Replies: @Intelligent Dasein, @J.Ross, @Twinkie, @Reg Cæsar

    I picked my parents well. Then I picked my wife well. Two best choices in life.

  192. @Intelligent Dasein
    @middle-aged vet

    Twinkie is not a real personality. He's a glowie. So are Jack D and Rosie.

    Replies: @middle-aged vet, @Twinkie

    You still here? I thought you were sick to death over your unrecognized genius. Why do you keep commenting on a blog run by a guy you obviously hold in such a low regard?

    Go start your own blog.

  193. @Reg Cæsar
    @Twinkie


    Rural areas, which tend to have a more difficult time recruiting top-tier talent, continue to pay some of the highest salaries in the country.
     
    Plus, you can afford to buy half the real estate in town. Whereas in the city, your low seven-figure salary is lucky to wedge you into a gated condo lot.

    Replies: @Twinkie

    Plus, you can afford to buy half the real estate in town.

    That’s exactly what a friend of mine did. He’s an MD, moved to small town in the South, runs a department at his hospital, and owns gobs of land and real estate nearby. He hunts and fishes to his heart’s content on his own land. He’s an important guy in town. Married a sweet nurse. I always half-jokingly tell him that he invented a Time Machine – he traveled back in time to the 1950’s.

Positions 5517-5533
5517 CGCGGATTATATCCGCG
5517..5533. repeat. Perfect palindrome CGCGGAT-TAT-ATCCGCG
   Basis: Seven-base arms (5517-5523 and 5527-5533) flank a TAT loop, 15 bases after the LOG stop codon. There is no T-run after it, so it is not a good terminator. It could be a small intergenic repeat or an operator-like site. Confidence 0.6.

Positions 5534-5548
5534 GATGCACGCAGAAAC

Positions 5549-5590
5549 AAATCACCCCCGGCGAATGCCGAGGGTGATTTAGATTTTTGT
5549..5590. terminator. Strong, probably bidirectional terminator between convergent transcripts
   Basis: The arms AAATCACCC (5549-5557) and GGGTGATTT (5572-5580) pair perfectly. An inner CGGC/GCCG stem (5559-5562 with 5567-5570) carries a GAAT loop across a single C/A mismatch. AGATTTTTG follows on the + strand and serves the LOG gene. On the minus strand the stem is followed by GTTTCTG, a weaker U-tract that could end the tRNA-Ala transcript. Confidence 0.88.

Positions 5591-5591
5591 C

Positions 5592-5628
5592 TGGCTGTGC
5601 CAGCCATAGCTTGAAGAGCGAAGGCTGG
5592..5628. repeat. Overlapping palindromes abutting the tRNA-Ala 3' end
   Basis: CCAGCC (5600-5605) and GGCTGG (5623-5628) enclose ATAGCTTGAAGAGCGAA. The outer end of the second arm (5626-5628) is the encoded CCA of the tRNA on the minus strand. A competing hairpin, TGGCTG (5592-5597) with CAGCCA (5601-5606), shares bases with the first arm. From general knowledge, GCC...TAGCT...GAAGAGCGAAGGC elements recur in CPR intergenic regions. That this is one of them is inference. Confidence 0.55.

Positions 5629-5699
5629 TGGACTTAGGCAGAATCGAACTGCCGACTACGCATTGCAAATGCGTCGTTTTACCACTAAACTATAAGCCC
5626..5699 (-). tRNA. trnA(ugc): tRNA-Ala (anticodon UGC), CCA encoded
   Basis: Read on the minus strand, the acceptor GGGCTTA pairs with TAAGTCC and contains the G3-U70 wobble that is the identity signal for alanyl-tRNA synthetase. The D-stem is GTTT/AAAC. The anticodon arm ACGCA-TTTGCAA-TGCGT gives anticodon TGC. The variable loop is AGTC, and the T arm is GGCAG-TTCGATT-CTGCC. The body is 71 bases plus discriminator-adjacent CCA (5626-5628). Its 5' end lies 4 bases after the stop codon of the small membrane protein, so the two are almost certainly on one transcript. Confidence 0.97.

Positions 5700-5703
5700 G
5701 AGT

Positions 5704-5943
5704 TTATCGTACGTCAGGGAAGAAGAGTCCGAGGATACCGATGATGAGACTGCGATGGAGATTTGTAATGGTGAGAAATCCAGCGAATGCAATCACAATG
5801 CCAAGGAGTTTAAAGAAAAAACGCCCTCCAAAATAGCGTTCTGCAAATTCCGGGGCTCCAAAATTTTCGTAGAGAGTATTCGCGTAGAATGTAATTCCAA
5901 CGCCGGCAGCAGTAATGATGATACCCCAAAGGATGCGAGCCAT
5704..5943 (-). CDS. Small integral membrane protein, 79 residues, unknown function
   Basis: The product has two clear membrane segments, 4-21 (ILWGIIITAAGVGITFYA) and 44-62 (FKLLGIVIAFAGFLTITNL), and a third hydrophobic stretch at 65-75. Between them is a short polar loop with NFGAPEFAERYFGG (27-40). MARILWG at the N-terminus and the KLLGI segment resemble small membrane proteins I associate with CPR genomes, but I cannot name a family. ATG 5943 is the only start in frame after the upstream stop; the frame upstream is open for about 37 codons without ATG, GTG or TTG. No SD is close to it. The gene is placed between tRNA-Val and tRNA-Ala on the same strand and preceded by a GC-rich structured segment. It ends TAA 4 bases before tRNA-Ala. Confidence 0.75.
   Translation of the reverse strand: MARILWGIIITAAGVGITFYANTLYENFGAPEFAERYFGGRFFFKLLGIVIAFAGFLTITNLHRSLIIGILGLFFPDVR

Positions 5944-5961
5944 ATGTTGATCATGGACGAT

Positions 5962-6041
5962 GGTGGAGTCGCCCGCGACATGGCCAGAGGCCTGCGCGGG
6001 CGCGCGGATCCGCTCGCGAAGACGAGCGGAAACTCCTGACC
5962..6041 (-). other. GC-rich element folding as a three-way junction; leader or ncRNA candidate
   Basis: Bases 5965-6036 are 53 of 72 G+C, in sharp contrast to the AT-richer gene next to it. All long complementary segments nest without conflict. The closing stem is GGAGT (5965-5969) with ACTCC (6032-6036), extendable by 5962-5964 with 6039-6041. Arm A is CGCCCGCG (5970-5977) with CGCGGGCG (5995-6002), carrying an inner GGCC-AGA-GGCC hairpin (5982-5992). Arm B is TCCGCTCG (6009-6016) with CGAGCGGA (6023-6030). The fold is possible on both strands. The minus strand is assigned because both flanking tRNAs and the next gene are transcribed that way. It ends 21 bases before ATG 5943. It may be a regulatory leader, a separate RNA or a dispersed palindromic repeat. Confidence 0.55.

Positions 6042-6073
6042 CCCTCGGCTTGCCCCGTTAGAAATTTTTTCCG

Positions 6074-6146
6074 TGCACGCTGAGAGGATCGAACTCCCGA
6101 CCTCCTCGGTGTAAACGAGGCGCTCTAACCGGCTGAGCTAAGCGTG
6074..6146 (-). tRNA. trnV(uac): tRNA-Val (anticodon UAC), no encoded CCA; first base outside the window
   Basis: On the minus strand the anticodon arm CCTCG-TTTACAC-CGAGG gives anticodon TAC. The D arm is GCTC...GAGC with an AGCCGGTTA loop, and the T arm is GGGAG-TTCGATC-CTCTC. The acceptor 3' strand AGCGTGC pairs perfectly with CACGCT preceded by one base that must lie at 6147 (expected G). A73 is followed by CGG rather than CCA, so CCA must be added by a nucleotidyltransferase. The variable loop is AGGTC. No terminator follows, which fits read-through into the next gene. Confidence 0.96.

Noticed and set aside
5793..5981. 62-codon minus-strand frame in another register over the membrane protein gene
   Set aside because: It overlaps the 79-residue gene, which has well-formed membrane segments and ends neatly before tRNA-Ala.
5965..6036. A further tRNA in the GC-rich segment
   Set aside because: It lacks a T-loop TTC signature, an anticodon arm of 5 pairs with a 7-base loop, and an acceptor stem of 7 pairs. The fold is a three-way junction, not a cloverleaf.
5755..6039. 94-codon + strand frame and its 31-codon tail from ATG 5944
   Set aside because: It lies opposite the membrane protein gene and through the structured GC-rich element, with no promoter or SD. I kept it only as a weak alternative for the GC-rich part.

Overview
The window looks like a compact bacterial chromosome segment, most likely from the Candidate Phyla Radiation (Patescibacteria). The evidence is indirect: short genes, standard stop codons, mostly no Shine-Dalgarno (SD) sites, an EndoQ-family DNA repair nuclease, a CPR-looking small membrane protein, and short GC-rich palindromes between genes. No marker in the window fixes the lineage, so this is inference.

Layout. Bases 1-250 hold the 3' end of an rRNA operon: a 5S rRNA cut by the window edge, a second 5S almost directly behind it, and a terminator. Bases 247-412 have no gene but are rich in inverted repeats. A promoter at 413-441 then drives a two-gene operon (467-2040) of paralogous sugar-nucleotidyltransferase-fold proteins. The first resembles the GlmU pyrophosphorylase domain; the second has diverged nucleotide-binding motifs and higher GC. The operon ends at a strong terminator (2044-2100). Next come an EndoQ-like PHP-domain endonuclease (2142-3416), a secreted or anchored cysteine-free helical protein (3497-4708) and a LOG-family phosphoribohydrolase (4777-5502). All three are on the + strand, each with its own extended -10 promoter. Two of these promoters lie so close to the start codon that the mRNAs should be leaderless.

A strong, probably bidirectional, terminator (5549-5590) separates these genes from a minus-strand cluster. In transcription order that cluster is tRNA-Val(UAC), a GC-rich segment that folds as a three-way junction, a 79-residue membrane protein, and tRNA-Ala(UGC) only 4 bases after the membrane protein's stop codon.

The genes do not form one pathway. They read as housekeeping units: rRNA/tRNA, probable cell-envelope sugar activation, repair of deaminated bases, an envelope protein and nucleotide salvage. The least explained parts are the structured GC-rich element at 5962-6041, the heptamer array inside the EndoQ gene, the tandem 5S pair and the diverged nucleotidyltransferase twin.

That said, his town is pretty hard hit by the opioid epidemic and is pretty hardscrabble. Lots of unemployed natives, tons of Hispanics for the local farms and poultry operations. The local public schools are 40% Hispanic. His kids are in prep schools elsewhere.

    • Replies: @Anon
    @Twinkie

    I bet he's appreciated so much by the rabble he is pricing out of the area.

    Tell me that he has at least refrained from buying local politicians, or convincing allied carpetbaggers from running for local office. Tell me he has at least refrained from banging the drum to start a needle-sharing program. Tell me he has at least refrained from starting an "arts committee" to invite head-banging acts and rappers to give regular ear-splitting concerts in the town square. Tell me that he isn't going around saying "this place is so *whitebread*, it needs change and a new beginning." In short, at least tell me your friend isn't a Jew.

    Replies: @Twinkie

  194. @Jonathan Mason
    @Verymuchalive

    Barrels and Nozzles.

    Replies: @Verymuchalive

    I haven’t heard the term nozzle used in a long time.
    It brings back amusing childhood memories.

    • Replies: @J.Ross